State Comptroller Susana Mendoza’s Chicago mayoral campaign reported receiving $165,000 in contributions Monday, including a $100,000 check from an owner of a controversial, clout-heavy scrap yard, state campaign finance records show.
That contribution — the single largest to her campaign so far — came from Howard Labkon, who is a co-owner of General Iron Industries. For decades, General Iron has operated a Lincoln Park scrap yard that feeds flattened cars, twisted rebar and used appliances into giant shredders that compact the waste.
The scrap yard has served as a North Side source of controversy in recent years. In November 2017, the U.S. Environmental Protection Agency ordered General Iron’s owners to conduct detailed air pollution testing after the federal government twice previously cracked down on the facility for pollution.
North Side Ald. Brian Hopkins, whose 2nd Ward includes the scrap yard, has sought to revoke the facility’s special waiver that allows it to operate extended daily hours of 5 a.m. to 10 p.m., a move that was rebuffed by Mayor Rahm Emanuel’s administration. And General Iron’s announcement in July that the scrap shredder would relocate from Lincoln Park to the East Side has drawn backlash from the alderman and activists there who have fought pollution from industrial businesses in the area.
Shortly after disclosing the contribution Monday, Mendoza’s campaign quickly moved to distance the campaign from the scrap yard. Campaign spokeswoman Rebecca Evans said a campaign worker erroneously listed Labkon as General Iron’s president when reporting the contribution to state election officials. Instead, Evans said, he serves as president of a company called Rose Worldwide. She did not respond to a question on how Mendoza came to receive the contribution from Labkon, who in 2010 and 2011 gave a total of $10,000 to her campaign for city clerk.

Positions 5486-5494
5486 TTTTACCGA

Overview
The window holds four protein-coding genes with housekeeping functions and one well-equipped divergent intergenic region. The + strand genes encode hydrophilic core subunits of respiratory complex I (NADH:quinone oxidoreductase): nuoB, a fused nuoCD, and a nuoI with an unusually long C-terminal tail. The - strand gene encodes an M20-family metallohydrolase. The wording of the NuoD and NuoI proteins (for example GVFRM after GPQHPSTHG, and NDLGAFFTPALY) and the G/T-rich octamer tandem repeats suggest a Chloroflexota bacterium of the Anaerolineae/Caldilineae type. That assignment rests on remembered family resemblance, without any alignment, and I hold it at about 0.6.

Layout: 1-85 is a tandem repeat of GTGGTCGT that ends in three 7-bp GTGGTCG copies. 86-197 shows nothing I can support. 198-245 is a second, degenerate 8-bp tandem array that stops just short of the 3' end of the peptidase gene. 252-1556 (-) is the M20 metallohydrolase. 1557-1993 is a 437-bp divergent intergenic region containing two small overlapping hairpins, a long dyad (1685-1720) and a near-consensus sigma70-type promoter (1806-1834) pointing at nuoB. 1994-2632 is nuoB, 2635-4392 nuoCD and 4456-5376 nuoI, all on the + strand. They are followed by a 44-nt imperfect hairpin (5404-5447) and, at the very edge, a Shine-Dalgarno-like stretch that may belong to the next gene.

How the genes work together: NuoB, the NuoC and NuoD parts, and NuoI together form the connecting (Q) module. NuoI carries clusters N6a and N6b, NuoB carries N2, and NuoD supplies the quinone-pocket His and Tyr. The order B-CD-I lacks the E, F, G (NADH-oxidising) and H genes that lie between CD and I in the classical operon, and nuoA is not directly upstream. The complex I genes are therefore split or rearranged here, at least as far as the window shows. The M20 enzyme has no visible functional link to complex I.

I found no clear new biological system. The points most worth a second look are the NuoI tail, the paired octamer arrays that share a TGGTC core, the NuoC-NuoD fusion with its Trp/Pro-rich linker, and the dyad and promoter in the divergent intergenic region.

Labkon could not be reached for comment. He has an ownership stake in General Iron but has had a contentious relationship with members of the family that run the company, court records show.
Last year, he sued fellow family members in Cook County Circuit Court over a potential sale of General Iron. Labkon accused brother Adam Labkon and parents Marilyn and Mark Labkon of turning down a $100 million offer for the scrap yard. The other family members countered by suing Howard, accusing him of undermining the business by working with competitors.
On Monday, a spokesman who represents the wing of the family that runs the company confirmed Howard Labkon maintains an ownership stake, and noted that he voluntarily dismissed his lawsuit earlier this year.
“Howard has an adversarial relationship with other members of the Labkon family, who manage General Iron,” said Randall Samborn, the company’s representative who is a former chief spokesman for the U.S. attorney’s office in Chicago. “Howard’s contribution (to Mendoza) was not requested or authorized by the company or other members of the Labkon family.”